What economic experts predict for Athletics’ upcoming move to Las Vegas – NBC Sports Bay Area and California

As the athletic clubs prepare to leave Oakland for a temporary home in Sacramento while their new ballpark on the Las Vegas strip is built, many economic experts have predicted whether the new stadium will even happen.

In an exclusive interview, John Shea of ​​The San Francisco Chronicle interviewed several experts, many of whom believe it will be difficult for A’s owner John Fisher to secure the financing needed for the new ballpark expected to open in Las Vegas for the start of the 2028 MLB season.

Andrew Zimbalist, a sports economist and professor at Smith College in Massachusetts, expressed skepticism that Fisher could make the temporary move to Sacramento and then move to Nevada.

“I don’t see this as a promising project at all. There are tremendous challenges ahead for the A’s,” Zimbalist told Shea. ‘Fisher has not endeared himself to anyone in this process. If they go ahead with the plan to play in Sacramento for three years, it will be a major economic blow to him as well. I think it’s difficult. If I had to make a prediction, Las Vegas is not going to happen.”

Zimbalist explained to Shea that the way modern ballparks are financed will make it challenging for someone like Fisher to secure the right financing, even if he has to dip into his family’s deep pockets.

“I think it’s going to be tough,” Zimbalist told Shea. “The way modern stadiums are financed today is through collateral and real estate deals where the owner puts up a certain amount of money for the stadium and in return receives development rights around the stadium, sometimes well below the market value for the stadium. land, as well as tax abatements to incentivize investments that will be made for mixed-use development around the ballpark.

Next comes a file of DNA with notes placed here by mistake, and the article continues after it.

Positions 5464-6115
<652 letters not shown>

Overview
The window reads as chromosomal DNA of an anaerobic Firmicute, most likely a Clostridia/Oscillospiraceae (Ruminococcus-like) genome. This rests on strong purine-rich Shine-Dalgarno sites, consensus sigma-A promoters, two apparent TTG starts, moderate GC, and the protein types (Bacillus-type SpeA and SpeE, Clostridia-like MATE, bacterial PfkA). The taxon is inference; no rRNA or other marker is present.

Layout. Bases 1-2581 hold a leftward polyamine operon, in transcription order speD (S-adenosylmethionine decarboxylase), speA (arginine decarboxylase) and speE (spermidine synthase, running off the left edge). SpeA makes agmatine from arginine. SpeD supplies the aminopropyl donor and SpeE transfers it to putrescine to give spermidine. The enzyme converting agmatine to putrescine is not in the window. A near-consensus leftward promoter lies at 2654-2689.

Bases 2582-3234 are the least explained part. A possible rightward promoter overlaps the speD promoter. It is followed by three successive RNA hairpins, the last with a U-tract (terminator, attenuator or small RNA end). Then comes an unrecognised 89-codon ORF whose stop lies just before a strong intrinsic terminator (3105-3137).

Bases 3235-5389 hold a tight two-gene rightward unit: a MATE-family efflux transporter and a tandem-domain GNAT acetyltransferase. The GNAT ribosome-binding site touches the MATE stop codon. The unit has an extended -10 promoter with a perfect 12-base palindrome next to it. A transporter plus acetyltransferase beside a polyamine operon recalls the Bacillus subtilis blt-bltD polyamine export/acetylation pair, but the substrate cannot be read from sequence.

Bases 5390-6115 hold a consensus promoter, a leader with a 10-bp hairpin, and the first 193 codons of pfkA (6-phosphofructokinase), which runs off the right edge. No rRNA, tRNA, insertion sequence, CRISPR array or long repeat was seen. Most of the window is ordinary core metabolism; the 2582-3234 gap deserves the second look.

“The problem in Las Vegas is there’s no land nearby to develop on the Strip, and they don’t know where to park. It is a very busy area. I don’t see how it happens on this site.”

Still, there are plenty of other people who believe Fisher will have enough money to finance the construction of his $1.5 billion stadium, in addition to the $380 million he would receive from the state of Nevada. Former A-owner Lew Wolff told Shea he sees no problems with Fisher and the new stadium project.

“John would not take on any activity that he was not financially able to do and was not enthusiastic about,” Wolff told Shea. “I have been involved with John and his family for decades and have never encountered a venture that they undertook without the commitment and ability to execute.”

Oakland fans have been voicing their displeasure with the Fisher regime for years, with recent actions including a reverse boycott of an A’s home game and signs/shirts asking him to sell the team.

After a series of failed negotiations with the city of Oakland earlier this year, Fisher announced the team would leave the Coliseum after the 2024 season to play three seasons at Dignity Health Park in West Sacramento while the Las Vegas ballpark is built.